LGBT veterans uninvited from St. Patrick's Day Parade in Boston

After attempted negotiations between the South Boston Allied War Veterans Council and MassEquality, the latter's LGBT Veterans of Equality subgroup has been uninvited from the South Boston St. Patrick's Day Parade.

While the Council, which organizes the annual parade, has long banned LGBT organizations from participating, something resembling a compromise (albeit, one far from ideal) was reached, following Boston Mayor Martin "Marty" Walsh urging the parade become inclusive. Earlier this week, the Council agreed to invite MassEquality, according to The Rainbow Times, "provided no one wear T-shirts or carry signs identifying their sexual orientation. In other words, no indicators of gay pride or LGBT identity would be permitted." The group refers to this as the "no sexual orientation rule."

Days later, though, the invitation was revoked. Following a meeting at City Hall, the Council issued a press release claiming MassEquality's LGBT Veterans of Equality misrepresented itself, was not a legitimate veterans' group, and was "using a ploy to enter this parade under false pretenses." The statement continued, "It is our intention to keep this parade a family-friendly event. We will not allow any group to damage the integrity of this historic event, or our reputation as a safe and fun filled day for all."

Executive Director of MassEquality Kara Coredini responded to the rescinded invitation yesterday:

We were under the impression that negotiations were positive and ongoing, and we were surprised by the abrupt and hostile tone of the Parade organizers’ rejection. We know from experience that change comes through conversation and dialogue. We were encouraged to have an historic opportunity to meet face-to-face with Parade organizers to discuss a contingent involving LGBT veterans, and we did so with open hearts and open minds. We regret that the Parade organizers shut down conversation before an agreement could be finalized. MassEquality represents LGBT people across the lifespan. We were proud to work with a group of LGBT veterans to end the Department of Defense’s “Don’t Ask, Don’t Tell” policy, and those same veterans would have been proud to represent the end of the Parade’s “Don’t Ask, Don’t Tell” policy. . . We are grateful to all of the elected leaders who declined to march in the Parade because of its history of exclusion. And we are grateful to Mayor Walsh for taking that leadership one step further by pushing for dialogue and reaching toward resolution.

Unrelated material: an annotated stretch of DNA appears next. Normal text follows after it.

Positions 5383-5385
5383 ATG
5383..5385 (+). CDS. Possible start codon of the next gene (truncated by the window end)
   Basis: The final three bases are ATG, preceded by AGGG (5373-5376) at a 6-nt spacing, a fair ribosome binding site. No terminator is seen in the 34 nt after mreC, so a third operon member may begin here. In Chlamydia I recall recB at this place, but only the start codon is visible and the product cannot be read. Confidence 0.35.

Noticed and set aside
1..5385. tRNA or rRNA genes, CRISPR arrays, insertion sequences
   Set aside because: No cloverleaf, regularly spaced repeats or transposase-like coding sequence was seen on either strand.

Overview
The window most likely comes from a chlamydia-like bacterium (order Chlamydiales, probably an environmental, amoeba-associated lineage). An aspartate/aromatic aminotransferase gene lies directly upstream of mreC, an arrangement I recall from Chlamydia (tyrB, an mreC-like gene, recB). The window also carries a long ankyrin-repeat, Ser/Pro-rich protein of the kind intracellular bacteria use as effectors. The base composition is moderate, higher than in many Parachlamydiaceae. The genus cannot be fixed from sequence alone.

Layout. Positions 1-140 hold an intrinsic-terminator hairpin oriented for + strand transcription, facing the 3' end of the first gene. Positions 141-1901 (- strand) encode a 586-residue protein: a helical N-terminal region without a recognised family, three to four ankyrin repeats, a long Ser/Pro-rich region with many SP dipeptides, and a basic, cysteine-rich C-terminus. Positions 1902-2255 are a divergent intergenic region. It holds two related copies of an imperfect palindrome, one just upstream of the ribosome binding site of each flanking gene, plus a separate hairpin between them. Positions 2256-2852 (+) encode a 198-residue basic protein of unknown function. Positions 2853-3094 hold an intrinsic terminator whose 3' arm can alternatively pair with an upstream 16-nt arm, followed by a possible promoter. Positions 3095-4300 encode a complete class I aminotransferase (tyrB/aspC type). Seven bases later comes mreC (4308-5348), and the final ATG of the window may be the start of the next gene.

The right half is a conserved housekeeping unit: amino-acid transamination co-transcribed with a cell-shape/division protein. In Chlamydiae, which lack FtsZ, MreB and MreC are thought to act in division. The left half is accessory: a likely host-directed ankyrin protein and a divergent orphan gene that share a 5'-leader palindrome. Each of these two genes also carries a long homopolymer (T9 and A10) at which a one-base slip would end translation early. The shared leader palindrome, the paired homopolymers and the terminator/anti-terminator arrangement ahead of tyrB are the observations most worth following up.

You can read the full press releases from both organizations here.

Mayor Walsh has said he intends to follow the actions of the city's former mayor, Thomas Menino, and not attend the parade as long as anti-LGBT exclusion persists. Serving as Mayor from 1993 to 2013, Menino stopped marching in 1995 due to the policy.

In New York City, Mayor Bill de Blasio will become the first in his position in twenty years to not participate in the city's St. Patrick's Day parade, which also excludes LGBT participation. He and numerous other city officials have cited this policy as the reason. Over the weekend, Mayor de Blasio attended the inclusive St. Pat's for All Parade in Queens.